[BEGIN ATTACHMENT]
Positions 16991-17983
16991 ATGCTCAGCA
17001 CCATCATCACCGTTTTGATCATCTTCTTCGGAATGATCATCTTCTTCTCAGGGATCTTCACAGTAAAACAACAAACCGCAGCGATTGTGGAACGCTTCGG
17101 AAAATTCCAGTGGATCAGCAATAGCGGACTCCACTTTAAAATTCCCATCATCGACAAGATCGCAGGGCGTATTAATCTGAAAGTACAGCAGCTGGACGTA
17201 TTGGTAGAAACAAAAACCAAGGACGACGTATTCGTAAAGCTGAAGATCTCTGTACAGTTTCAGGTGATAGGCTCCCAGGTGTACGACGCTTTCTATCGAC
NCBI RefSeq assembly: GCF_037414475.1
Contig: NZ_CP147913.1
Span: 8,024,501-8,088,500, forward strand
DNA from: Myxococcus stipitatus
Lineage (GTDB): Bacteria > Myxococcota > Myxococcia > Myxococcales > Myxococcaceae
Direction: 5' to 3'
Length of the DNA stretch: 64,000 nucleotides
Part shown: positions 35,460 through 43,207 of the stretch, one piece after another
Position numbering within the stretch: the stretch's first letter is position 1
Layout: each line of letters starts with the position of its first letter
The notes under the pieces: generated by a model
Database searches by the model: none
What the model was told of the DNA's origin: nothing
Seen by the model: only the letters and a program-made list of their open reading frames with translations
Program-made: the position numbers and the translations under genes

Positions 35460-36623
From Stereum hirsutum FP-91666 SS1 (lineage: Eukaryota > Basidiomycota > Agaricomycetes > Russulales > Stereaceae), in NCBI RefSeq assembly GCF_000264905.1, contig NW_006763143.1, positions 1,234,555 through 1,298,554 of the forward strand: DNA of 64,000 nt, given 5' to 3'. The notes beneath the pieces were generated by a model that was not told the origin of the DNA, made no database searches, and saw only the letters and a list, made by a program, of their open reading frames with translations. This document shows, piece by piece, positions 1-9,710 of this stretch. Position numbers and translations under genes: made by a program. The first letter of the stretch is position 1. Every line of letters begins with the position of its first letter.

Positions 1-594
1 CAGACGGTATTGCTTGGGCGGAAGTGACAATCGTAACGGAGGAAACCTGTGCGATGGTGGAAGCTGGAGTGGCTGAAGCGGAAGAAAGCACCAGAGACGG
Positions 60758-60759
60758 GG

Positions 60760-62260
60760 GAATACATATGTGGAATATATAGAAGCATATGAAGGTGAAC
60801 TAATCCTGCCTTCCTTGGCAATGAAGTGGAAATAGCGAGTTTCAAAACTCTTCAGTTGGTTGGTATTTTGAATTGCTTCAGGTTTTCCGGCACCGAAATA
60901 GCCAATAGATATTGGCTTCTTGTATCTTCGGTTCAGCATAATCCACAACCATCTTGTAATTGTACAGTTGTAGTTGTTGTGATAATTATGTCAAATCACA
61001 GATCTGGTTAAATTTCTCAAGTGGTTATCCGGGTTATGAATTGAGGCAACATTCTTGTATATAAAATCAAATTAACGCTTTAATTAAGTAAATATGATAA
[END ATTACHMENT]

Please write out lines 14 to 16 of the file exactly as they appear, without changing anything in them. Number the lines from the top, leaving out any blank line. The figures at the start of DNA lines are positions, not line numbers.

Position numbering within the stretch: the stretch's first letter is position 1
Layout: each line of letters starts with the position of its first letter
The notes under the pieces: generated by a model